(1) the equivalence of statistical, business and economic

dominance in risk scoring,

(2) dominant risk scoring strategies in the presence of

non-dominant scores, and

(3) the effect of Bayesian score combination on dominant

risk scoring strategies.

One can show that there is ROC dominance if and only if there

is dominance of expected profits or efficient frontiers that

involve different business measures such as profit/volume

tradeoffs. If there is no such dominance, an intersection of

the ROC curves for two different scores nevertheless yields

a dominant strategy for use of the different scorecards and

the cutoffs. Finally, we show that a Bayesian combination of

the two scores leads to a dominant ROC curve with a single

dominant strategy.

*.

SAS tip: How do I obtain percentiles not automatically calculated?

proc univariate data=hsb noprint;

var write;

output out=percentiles1 pctlpts=33 45 80 to 90 by 2 pctlpre=P;

run;

proc print data=percentiles1;run;

Nodular sclerosing Hodgkin's disease, a lymphoma chronicles the

diagnosis and treatments of this cancer.

Kevin Drum is Political Animal, the in-house blogger of

The Washington Monthly and something of a clearinghouse

for smart liberals.

Update Dec 2008: Moved to Mother Jones. as Kevin Drum.

Salford CART allows one to choose from several ways of combining

separate CART trees into a single predictive engine. The

trees are combined by either averaging their outputs for

regression or by using an unweighted plurality voting scheme

for classification. The current version of CART offers two

combination methods: Bootstrap aggregation and ARCing. Each

generates a set of trees by resampling (with replacement)

from the original training data.

The sports economist by Skip Sauer covers stadium economics,

player-league bargaining, and more.

S-PLUS Predictive Modeling and Computational Finance

event with abstracts.

Nov 2004 Finance Event Proceedings for LossCalc II: Dynamic Prediction of LGD.

Greg Gupton, Moody's KMV

We describe LossCalc(tm) version 2.0, the Moody's KMV model to predict

loss given default (LGD). LGD is of natural interest to lenders and

investors wishing to estimate future credit losses. LossCalc is a

robust and validated model of LGD for loans and bonds globally.

LossCalc is a statistical model that incorporates information at all levels:

collateral, instrument, firm, industry, country, and the macroeconomy

to predict LGD. Also, and what may be more interesting than merely

having a powerful predictive model, is to see and understand the

underlying drivers of default recovery/loss that we show.

Predictive Modeling for Property & Casualty Pricing Decisions

Jeremy Stanley, Ernst & Young

This presentation focuses on the application of predictive modeling

methodologies to pricing decisions for property & casualty insurance

lines. Predicting the probability of an insured having one or more

claims in a policy period is a key ingredient to determining the price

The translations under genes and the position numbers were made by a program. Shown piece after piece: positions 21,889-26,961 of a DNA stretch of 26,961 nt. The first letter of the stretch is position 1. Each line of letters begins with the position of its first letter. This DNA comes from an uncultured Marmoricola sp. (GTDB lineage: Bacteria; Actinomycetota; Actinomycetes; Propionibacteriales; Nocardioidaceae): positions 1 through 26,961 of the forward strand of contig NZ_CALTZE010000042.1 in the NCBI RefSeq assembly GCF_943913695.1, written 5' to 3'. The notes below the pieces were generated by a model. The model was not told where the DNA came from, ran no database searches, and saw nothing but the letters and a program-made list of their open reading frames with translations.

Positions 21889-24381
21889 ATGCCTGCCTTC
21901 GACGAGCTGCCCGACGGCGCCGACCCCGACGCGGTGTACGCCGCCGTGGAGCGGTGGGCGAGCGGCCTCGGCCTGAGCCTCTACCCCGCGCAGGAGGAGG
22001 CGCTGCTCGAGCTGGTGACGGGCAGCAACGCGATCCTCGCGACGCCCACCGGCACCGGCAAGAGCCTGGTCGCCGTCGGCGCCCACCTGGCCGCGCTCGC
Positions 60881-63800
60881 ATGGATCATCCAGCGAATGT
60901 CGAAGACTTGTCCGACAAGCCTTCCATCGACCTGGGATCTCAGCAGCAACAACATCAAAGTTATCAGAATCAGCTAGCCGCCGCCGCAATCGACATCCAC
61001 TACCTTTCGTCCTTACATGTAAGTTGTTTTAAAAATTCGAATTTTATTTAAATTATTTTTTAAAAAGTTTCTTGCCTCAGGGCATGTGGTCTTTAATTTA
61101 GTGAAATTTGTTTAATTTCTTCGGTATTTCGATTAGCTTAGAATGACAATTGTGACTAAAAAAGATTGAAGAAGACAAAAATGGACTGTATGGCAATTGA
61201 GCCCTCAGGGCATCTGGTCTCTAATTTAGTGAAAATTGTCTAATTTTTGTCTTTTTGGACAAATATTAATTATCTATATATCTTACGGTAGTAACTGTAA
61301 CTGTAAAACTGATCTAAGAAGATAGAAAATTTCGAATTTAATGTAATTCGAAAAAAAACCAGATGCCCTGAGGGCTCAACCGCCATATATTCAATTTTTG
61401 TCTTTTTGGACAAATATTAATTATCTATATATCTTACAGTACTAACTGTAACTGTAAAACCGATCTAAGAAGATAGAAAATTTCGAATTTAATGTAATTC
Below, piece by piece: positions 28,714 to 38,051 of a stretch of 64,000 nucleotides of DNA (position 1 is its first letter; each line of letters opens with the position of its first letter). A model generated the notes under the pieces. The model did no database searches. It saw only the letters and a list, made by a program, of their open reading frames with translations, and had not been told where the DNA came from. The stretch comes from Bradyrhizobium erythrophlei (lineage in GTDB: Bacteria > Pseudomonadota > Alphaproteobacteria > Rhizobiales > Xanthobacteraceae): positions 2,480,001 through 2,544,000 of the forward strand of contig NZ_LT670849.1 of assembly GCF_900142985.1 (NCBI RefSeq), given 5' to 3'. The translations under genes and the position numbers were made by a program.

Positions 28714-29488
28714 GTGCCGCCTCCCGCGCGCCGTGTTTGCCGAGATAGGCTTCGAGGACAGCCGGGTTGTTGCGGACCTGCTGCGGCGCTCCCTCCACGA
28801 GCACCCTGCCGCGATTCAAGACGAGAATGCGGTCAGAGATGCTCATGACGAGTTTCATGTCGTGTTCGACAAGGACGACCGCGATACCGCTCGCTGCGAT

a carrier will charge. This presentation will compare and contrast

three types of models applied to this problem: generalized linear

models (GLMs), generalized additive models (GAMs) and neural networks.

GAMs allow for non-linearity in the additive terms and limited types

of specified interactions, requiring an intensive modeling effort to

determine the appropriate model structure. GAMs benefit from fast

model fitting performance, robust measures of in-sample error (such as

the Akaike Information Criterion) and can be easily translated into a

multiplicative rating plan. Neural networks, through the control of

the number of optimization iterations, the size of the hidden layer,

and the use of a weight decay parameter, allow for the near-automatic

selection of model architecture, simultaneously encompassing

interaction terms and complex non-linearities. The predictions of

neural networks are difficult to visualize in high dimensions or with

more than two continuous factors, and are not easily translated into a

multiplicative rating plan. Model performance will be compared in

S-PLUS via cross-validation and bootstrap methods, and visualized with

the use of ROC curves and lift charts. Model structure will be

visualized with S-PLUS Trellis Plots, leading to insights that can

improve the selected model structure.

Microsoft's MSN Spaces allow users to create personal Web logs.

Check out Mightily Redacted.

PROC CAPABILITY is a component of SAS/QC (Quality Control). The

features described below are now available in PROC UNIVARIATE (part of base SAS).

# Histograms and comparative histograms. Optionally, these can be

superimposed with fitted probability density curves for various

distributions and kernel density estimates.

# Cumulative distribution function plots (cdf plots). Optionally,

these can be superimposed with specification limits and probability

distribution curves for various distributions.

# Quantile-quantile plots (Q-Q plots), probability plots, and

probability-probability plots (P-P plots). These plots facilitate the

comparison of a data distribution with various theoretical

distributions.

# Goodness-of-fit tests for a variety of distributions including the

normal.

# Statistical intervals (prediction, tolerance, and confidence

intervals) for a normal population.

# The ability to inset summary statistics and capability indices in

plots produced on a graphics device.

Paul Dickman has some good SAS tips for statistical programming

and handling datasets and simple graphics.

Economy Professor provides a glossary of some well known terms, theories, and economists.